For most NASCAR aficionados, the 83 days between the last race at Homestead and the green flag for the Bud Shootout seem like nothing less than an eternity.
But in the case of one man more than anyone else, 2008 couldn’t come soon enough – if for no other reason then to take the prognosticators and finally shut them up.
“I’ve always raced with pressure,” said Dale Earnhardt, Jr. moments after coming out on top in the Shootout, his first race driving Hendrick Motorsports’ No. 88 Chevrolet. “I’ve always raced and worked and lived in tumultuous situations , Tony Junior and I, even before we got to this level, life wasn’t easy. It wasn’t ever a golden road.”
“But it is what it is.”
What these past three months were for Junior morphed into an avalanche of hype difficult to control, hope turned fanaticism as he assumed his role within Cup’s most successful organization as of late. The controversy surrounding Earnhardt following the DEI split was supposed to fade away; instead, it morphed into dogged anticipation of a brighter future ahead. There was a slow but steady need for this move to be validated – or invalidated – throughout NASCAR culture, and the sport’s Most Popular Driver was given a most unrealistic level of offseason scrutiny before he even stepped foot behind the wheel when it counted. A January rumor that his winning trophies were removed from DEI – even when proven false — merely served to add fuel to a story which developed a life of its own. Let’s put it this way; Junior was characterized as having broken from the “evil stepmother” while moved to NASCAR’s equivalent of the New York Yankees. The way that story’s supposed to end in fairy tales isn’t with him finishing 15th every week… and so much of a sniff of that type of performance from Hendrick would lead to a mountain of critics the second the checkered flag flew.
As a result, by the time the No. 88 car pulled into Daytona to begin its first “official” 2008 business in February, it wasn’t just expected to win.
Anything less wouldn’t be enough.
“There are so many people who helped prepare this deal and hoping to get it right to where we could come in here and be able to work under this microscope, you know?” said Junior of a three-month stint in which the “no excuses” label quickly became reality. “Tony (Stewart) and Kurt (Busch) getting into it the other day (during practice) took us off the front page (for the first time in awhile) — I felt such a relief after that happened. I wasn’t happy for those guys to be in that situation, but I felt like a load had been lifted off my shoulders when I saw them walking to the NASCAR hauler. And that was just as good as any push Jimmie could have given me (to win the Shootout).”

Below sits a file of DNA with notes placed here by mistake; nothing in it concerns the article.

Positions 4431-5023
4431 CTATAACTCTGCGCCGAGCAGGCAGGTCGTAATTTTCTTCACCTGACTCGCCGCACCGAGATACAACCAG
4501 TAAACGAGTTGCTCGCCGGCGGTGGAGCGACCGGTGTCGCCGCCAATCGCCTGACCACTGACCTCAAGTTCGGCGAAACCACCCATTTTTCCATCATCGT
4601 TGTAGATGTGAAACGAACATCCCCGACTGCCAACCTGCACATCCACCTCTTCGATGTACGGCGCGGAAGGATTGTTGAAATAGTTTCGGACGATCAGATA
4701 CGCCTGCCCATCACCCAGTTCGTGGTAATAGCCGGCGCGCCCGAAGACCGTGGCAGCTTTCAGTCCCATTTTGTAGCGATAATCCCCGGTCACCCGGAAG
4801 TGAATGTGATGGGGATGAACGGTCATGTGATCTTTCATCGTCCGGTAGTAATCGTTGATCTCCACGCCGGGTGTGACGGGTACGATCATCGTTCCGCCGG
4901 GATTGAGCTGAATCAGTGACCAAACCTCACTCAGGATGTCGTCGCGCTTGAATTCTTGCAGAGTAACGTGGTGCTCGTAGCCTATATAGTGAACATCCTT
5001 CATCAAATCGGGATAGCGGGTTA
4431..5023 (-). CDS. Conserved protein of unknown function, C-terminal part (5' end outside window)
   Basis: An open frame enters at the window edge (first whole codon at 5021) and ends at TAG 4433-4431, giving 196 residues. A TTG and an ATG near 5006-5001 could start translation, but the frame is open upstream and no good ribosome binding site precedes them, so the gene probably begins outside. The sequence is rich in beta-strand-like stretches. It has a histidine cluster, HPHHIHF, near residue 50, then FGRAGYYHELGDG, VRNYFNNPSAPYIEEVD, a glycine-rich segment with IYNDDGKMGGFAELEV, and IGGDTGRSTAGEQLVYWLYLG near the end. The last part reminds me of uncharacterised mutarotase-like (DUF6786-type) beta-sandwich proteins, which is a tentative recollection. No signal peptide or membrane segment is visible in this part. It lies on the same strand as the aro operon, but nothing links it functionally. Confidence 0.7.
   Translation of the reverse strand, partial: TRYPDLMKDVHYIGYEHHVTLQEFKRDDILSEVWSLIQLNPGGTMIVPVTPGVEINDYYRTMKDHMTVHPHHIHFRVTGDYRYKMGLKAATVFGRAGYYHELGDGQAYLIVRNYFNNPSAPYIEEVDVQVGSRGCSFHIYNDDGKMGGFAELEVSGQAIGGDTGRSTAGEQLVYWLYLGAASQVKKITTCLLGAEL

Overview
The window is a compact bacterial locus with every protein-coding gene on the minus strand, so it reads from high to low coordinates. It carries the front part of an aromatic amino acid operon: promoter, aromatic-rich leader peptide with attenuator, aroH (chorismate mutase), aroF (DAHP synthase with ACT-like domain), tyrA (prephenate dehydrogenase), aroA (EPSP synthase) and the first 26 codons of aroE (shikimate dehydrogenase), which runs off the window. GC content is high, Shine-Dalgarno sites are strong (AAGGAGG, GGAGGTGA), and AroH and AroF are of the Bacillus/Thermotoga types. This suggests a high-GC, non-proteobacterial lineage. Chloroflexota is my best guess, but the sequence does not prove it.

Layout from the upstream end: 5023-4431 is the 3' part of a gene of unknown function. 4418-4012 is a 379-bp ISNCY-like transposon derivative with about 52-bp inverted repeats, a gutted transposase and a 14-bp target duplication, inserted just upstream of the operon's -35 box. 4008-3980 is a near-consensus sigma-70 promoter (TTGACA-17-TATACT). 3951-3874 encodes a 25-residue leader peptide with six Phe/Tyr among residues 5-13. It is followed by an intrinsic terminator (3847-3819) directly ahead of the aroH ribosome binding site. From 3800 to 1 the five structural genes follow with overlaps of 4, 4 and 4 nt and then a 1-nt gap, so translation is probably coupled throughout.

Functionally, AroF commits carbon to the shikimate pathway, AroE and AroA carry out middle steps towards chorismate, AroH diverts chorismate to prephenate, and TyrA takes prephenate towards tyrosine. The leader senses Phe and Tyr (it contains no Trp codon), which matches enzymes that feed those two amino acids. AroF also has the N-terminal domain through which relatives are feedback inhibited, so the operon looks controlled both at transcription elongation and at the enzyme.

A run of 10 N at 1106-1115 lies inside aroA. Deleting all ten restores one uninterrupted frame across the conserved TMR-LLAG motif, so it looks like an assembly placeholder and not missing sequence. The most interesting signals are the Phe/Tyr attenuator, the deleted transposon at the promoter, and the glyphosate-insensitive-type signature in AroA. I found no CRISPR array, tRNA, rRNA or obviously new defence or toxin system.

Well, that push puts Junior back on the front page now. Through the help of his new Hendrick teammates – as well as some pretty strong moves of his own – he was able to hold off all challengers in the closing laps of NASCAR’s exhibition race, leading 47 of 70 laps en route to the checkered flag. Afterwards, the scene was the equivalent of a candidate pulling a come-from-behind win in the New Hampshire primary. For any eloquent politician would thank anyone within earshot to let them know how much the delegates mean to them; but deep down, they know it’s merely one step in what’s bound to be a long-term process ahead.
“It feels good to answer the question can we win,” said car owner Rick Hendrick. “It takes a big load off.”
Or does it? Expectations are exceeded all the time, but when you’re looked at as a man who can help restore popularity to the sport, a win to start off the year does more than increase the attention; it raises the level of hope. Once you win, those around you expect it to keep happening; and when you’re the son of one of the greatest drivers who ever lived, underdog is promptly removed from the vocabulary.
In this case, you can now replace that word with overwhelming favorite.
“That was kind of like a storybook ending,” added crew chief Tony Eury, Jr., temporarily validated after putting his career on the line to join Junior over at Hendrick. “(But) the biggest thing that I see on this team (for the future) is I want to build a fire with them and win races with them.”
Perhaps that’s the best part of this win, after all, solid performance allowing the sheer innocence of these two Juniors to continue to shine through. After all, there’s nothing better to relieve the stress of racing than finishing first; and after a year and a half outside the winner’s circle, it was an Advil that needed to be taken one heck of a long time ago.
“There is a lot of pressure, I think, for us,” said Junior as the lights dimmed Saturday night. “But we’ve always delivered. And I hope we will continue.”
It’s a good attitude to have knowing that, come Sunday, all eyes will now be even more squarely focused once again on the No. 88 – if that’s even possible. But the difference is, now they don’t just think he can win , they know.
Hope Junior’s ready for one pressure cooker of a season.
_If You Are What You Say You Are_
_Then Have No Fear_
_The Crowd Is Here_
_And The Lights Are On_
_And They Want A Show, _
Lupe Fiasco, Superstar
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